Recipe, pages 96-99.
This is an interesting presentation for an unusual fish. Unusual in the sense that if you go to a ‘mainstream’ seafood restaurant — say like The Fish Market — they’ll never have it. However, you can find ayu in many Asian markets.
The Ayu (Plecoglossus altivelis) is a small amphidromous (fresh AND salt water) fish related to the smelt. Often called the “sweetfish” for its sweet-tasting flesh, some say it tastes of cucumbers or melon. Thus the choice of watermelon as an ingredient in this dish.
I bought four 2-packs of ayu (flown in from Japan) at my local Mitsuwa Marketplace, on sale for US$3.99 a pack. If you can’t find ayu, you could probably get away with using another small fish like smelt or even trout.
I’d be interested to know what you choose.
So let’s get going!
Day One (Friday)
I bought a small “seedless” watermelon at North Park Produce. The funny thing about “seedless” watermelons is that they’re never really seedless, even when they’re advertised as such. And the growers are very careful (and sneaky) to acknowledge it! Look at the label carefully. It’s right there.
“May contain occasional seeds.”
I cut the watermelon in one-half-inch thick slabs.
Then into 3×1 inch rectangles, reserving the rinds.
Ya know… Now that I think about it, cutting a round melon into squares would be a lot easier if I had used one of these US$82 melons…
Why are we doing this?
The goal here is to compress the watermelon into a more flesh-like texture, like a really good sushi-grade tuna. When you compress melon with a vacuum sealer, it’s texture changes. Gets denser, more “meatier,” while undergoing syneresis — the process of liquids leaching out of solids, for example the liquid that shows up on the top of your sour cream.
With liquids? Not enough pressure to fully compress the fruit. So I’ll have to make due. I tried vacuum sealing it two times, with just a tad bit more success. Or if you don’t have a vacuum sealer, you can just bag it and freeze it overnight to accomplish closely the same results.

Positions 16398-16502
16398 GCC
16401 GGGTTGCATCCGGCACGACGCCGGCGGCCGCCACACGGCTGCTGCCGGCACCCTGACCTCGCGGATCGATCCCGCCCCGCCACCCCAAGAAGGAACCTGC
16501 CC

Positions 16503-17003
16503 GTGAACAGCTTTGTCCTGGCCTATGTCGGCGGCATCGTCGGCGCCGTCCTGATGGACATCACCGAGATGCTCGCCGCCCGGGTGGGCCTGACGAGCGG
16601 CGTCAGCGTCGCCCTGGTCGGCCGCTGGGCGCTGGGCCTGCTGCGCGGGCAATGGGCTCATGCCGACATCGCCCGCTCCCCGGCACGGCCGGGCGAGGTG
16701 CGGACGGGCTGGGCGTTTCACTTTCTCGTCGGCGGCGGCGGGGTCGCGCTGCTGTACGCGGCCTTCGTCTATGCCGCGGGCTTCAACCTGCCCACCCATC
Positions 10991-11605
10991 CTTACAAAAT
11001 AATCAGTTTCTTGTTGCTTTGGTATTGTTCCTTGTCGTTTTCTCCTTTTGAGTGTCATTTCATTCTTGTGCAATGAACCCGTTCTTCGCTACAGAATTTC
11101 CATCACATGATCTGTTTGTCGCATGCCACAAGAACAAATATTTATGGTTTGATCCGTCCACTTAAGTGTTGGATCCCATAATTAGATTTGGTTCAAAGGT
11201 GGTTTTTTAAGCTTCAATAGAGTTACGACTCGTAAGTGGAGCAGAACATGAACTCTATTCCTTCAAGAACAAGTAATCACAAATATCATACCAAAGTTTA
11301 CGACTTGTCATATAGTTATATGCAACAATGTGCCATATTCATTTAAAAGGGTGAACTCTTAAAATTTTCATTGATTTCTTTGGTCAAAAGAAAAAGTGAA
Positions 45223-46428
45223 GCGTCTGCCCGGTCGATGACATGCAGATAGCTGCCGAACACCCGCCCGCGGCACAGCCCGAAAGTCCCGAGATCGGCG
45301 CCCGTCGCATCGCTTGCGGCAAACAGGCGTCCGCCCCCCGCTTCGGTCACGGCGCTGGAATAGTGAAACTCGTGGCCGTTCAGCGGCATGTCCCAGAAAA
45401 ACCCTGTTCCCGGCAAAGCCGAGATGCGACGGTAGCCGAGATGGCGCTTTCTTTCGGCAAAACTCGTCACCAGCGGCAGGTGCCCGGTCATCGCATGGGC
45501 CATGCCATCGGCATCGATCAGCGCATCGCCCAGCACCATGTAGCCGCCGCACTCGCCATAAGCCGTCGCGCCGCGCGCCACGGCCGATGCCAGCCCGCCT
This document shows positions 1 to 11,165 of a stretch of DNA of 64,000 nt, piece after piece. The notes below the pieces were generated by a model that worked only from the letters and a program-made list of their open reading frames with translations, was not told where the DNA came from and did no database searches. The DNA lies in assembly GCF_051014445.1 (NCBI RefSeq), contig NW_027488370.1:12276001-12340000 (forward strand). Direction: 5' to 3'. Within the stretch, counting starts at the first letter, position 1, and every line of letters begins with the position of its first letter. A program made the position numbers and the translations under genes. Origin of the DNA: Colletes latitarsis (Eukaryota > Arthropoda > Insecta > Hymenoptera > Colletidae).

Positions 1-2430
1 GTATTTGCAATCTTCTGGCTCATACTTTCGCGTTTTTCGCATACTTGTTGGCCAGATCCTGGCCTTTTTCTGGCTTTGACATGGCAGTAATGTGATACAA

Here are a couple of fun compressed watermelon links by Aki Kamozawa and H. Alexander Talbot of Ideas in Food and Chad Galliano of Chadzilla.
Another of my favorites is Dave Arnold’s edible martini — vacuum sealed cucumber slices with gin. Mmmmm, instant cucumber martini!
Small “seedless” watermelon
Kikkoman low sodium soy sauce
Pickled Watermelon Rind
It’s not a new-fangled post-modernist thing. Pickled watermelon rind has been around for a very long time. We’re just going to use it as one component in a complex dish.
I took the reserved rinds left over from the Watermelon Planks component recipe, and cut off the green skins.
You want to leave some of the red on the white pith.
I used a really nice Japanese rice vinegar. Mostly because I’m a sucker for a pretty label.
I combined the sugar, water, vinegar and rinds in a medium saucepan and brought them to a boil. Then simmered for 2 hours, until the piths were translucent.
I transferred it to a small bowl and popped into the fridge. You can also preserve it in its syrup in bell jars if you make a bunch.
When it was pickled, or rather “candied” I say, the watermelon rind went translucent. And when eaten, it’s sweet, sour and crunchy. My friend Candice was dubious. She took a bite — and really liked it!
I thought it was quite beautiful when done. With a bit of the red left on the pith, it reminds one of stained glass (at least art nerds like me).
It’s so easy to make too.